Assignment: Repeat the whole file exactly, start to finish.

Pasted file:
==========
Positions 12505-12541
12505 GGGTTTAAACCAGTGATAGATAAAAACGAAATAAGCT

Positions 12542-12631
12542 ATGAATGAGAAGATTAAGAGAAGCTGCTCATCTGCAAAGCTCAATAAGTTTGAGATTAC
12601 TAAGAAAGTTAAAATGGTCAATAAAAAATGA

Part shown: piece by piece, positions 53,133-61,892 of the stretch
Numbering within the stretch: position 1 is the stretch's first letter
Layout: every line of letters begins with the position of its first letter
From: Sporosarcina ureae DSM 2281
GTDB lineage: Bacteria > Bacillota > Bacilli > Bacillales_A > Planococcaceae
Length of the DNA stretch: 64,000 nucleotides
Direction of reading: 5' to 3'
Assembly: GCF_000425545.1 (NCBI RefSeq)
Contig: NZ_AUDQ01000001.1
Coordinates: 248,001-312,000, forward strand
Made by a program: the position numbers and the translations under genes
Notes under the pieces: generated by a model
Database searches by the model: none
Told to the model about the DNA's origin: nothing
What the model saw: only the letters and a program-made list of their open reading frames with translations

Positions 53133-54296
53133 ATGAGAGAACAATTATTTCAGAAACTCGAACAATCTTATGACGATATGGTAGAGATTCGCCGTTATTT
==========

Positions 12505-12541
12505 GGGTTTAAACCAGTGATAGATAAAAACGAAATAAGCT

Positions 12542-12631
12542 ATGAATGAGAAGATTAAGAGAAGCTGCTCATCTGCAAAGCTCAATAAGTTTGAGATTAC
12601 TAAGAAAGTTAAAATGGTCAATAAAAAATGA

Part shown: piece by piece, positions 53,133-61,892 of the stretch
Numbering within the stretch: position 1 is the stretch's first letter
Layout: every line of letters begins with the position of its first letter
From: Sporosarcina ureae DSM 2281
GTDB lineage: Bacteria > Bacillota > Bacilli > Bacillales_A > Planococcaceae
Length of the DNA stretch: 64,000 nucleotides
Direction of reading: 5' to 3'
Assembly: GCF_000425545.1 (NCBI RefSeq)
Contig: NZ_AUDQ01000001.1
Coordinates: 248,001-312,000, forward strand
Made by a program: the position numbers and the translations under genes
Notes under the pieces: generated by a model
Database searches by the model: none
Told to the model about the DNA's origin: nothing
What the model saw: only the letters and a program-made list of their open reading frames with translations

Positions 53133-54296
53133 ATGAGAGAACAATTATTTCAGAAACTCGAACAATCTTATGACGATATGGTAGAGATTCGCCGTTATTT